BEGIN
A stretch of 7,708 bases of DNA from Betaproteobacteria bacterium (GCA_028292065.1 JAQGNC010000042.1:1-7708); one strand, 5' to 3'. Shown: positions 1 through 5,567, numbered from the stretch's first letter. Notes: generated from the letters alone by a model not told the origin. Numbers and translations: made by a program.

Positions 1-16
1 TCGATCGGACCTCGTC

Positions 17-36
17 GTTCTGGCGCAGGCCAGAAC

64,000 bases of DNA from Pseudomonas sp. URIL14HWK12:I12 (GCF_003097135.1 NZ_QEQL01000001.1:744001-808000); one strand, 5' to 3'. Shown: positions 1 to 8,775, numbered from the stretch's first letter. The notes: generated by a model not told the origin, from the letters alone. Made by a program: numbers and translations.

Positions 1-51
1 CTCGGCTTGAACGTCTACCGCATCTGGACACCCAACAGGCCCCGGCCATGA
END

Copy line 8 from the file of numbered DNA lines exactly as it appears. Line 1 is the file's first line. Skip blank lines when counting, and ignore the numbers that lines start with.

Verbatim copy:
1 CTCGGCTTGAACGTCTACCGCATCTGGACACCCAACAGGCCCCGGCCATGA